Mobilizing Workers for the 21st Century
Weslyan World Missions takes steps to bridge the burning passion for mission and career service.
Jesus was a minister and a mentor. He was also a mobilizer. In Matthew 9:38, He asks His disciples to pray to "the Lord of the harvest ... to send out workers." We, too, can do that. God can use our focused prayers to target radical disciples who can change the world. Mobilizers are merely human links in God's process of calling people to go love others in His name.
As Director of Mobilization for Wesleyan World Missions, I am continually looking for effective ways to mobilize men and women for cross-cultural ministry. But our focus is not on big numbers. We want to send people who are willing to be trained and stretched for ultimate effectiveness. That means developing close connections with church-related colleges, local churches and districts, as well as individuals.
Of course, as a denominational mission agency, we have an advantage. We have an automatic "in" with the leadership of our denominational schools and local churches. We are able to disseminate information efficiently through our quarterly missions magazine, Wesleyan World. Our web site keeps an updated list of current opportunities and needs that is sent promptly to all who inquire about possibilities for ministry. Each college has a "campus rep" or "missionary-in-residence" who interacts with students on behalf of Wesleyan World Missions. This "saturation approach" is helping us build relationships that foster mobilization.
I'm convinced that if we want long-term missionaries, we have to be totally committed to a short-term program.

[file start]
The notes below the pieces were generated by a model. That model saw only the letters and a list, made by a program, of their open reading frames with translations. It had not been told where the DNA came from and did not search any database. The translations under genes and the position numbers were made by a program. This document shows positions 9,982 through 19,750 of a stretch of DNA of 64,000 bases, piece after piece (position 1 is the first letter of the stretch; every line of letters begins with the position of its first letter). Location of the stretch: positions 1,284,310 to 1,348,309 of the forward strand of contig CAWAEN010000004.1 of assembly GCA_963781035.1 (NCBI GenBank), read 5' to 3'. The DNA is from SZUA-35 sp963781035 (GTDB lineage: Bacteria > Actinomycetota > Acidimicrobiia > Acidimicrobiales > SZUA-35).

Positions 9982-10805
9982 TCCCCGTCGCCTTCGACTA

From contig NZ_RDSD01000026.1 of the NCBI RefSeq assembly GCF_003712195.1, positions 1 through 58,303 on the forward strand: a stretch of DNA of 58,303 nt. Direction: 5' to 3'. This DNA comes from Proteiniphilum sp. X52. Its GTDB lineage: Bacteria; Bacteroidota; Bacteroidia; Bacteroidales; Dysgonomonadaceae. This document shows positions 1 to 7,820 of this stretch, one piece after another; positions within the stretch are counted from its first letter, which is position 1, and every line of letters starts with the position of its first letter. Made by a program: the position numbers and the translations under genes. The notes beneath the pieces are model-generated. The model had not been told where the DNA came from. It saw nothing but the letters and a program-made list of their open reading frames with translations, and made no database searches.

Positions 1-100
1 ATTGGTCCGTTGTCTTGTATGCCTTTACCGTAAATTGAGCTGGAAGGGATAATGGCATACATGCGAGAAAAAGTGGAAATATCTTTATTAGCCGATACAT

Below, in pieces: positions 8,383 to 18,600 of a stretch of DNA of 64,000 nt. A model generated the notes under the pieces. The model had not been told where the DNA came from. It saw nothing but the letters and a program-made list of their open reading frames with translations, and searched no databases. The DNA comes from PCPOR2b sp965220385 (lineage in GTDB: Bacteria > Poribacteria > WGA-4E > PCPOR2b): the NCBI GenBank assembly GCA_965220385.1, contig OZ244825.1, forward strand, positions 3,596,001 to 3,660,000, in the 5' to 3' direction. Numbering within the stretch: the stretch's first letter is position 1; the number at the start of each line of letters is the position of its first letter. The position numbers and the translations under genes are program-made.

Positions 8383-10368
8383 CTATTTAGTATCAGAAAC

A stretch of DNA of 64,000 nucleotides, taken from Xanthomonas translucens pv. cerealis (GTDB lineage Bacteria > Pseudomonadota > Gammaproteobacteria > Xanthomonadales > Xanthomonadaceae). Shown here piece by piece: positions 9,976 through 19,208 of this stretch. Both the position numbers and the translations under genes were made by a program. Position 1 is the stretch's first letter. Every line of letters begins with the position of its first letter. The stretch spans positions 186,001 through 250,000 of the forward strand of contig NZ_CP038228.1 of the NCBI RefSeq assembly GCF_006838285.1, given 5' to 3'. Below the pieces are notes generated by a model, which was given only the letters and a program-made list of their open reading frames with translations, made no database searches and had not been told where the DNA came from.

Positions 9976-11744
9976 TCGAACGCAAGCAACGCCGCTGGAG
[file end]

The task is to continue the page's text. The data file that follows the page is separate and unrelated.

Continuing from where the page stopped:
Our approach to mobilization is relational. We challenge local church pastors to get to know their people, mentoring those who have a heart for ministry, and connecting them with us. Campus representatives develop relationships with students, take them on overseas ministry trips, and keep them informed about the needs of the world. We promote a team concept for our office. Each member of our mobilization team is trained and prepared to respond promptly to any request. We have found that it is easier for missionaries to develop working relationships on-site if they have had a positive experience building a working relationship with our office.
Weslyan World Mission uses a "funnel concept" of mobilization that is centered on helping people discover what God is doing--so they can join Him. We are committed to getting to know the person--their gifts, their strengths, their abilities, their weaknesses--and then trying to connect them with the needs of a field. Our matching process links candidates with a particular missionary who could benefit from their skill while serving as a mentor and encourager. We attempt to communicate our interest in the lives of prospective candidates--regardless of whether or not they serve overseas with Wesleyan World Mission. After a direction is chosen, we pray and guide them through the process of discerning God's plan.
It all begins with the initial inquiry. Whatever the question, we make it a priority to respond promptly. Each request is seen as an opportunity to build trust.
Next, we introduce different types of opportunities and see what happens. We have found that our two-week volunteers often become prospects for our two-month, one-year or two-year programs. Each additional commitment gives depth to our relationship. Many of the short-term workers go on to become longer-term or career missionaries--the desired end of the "funnel."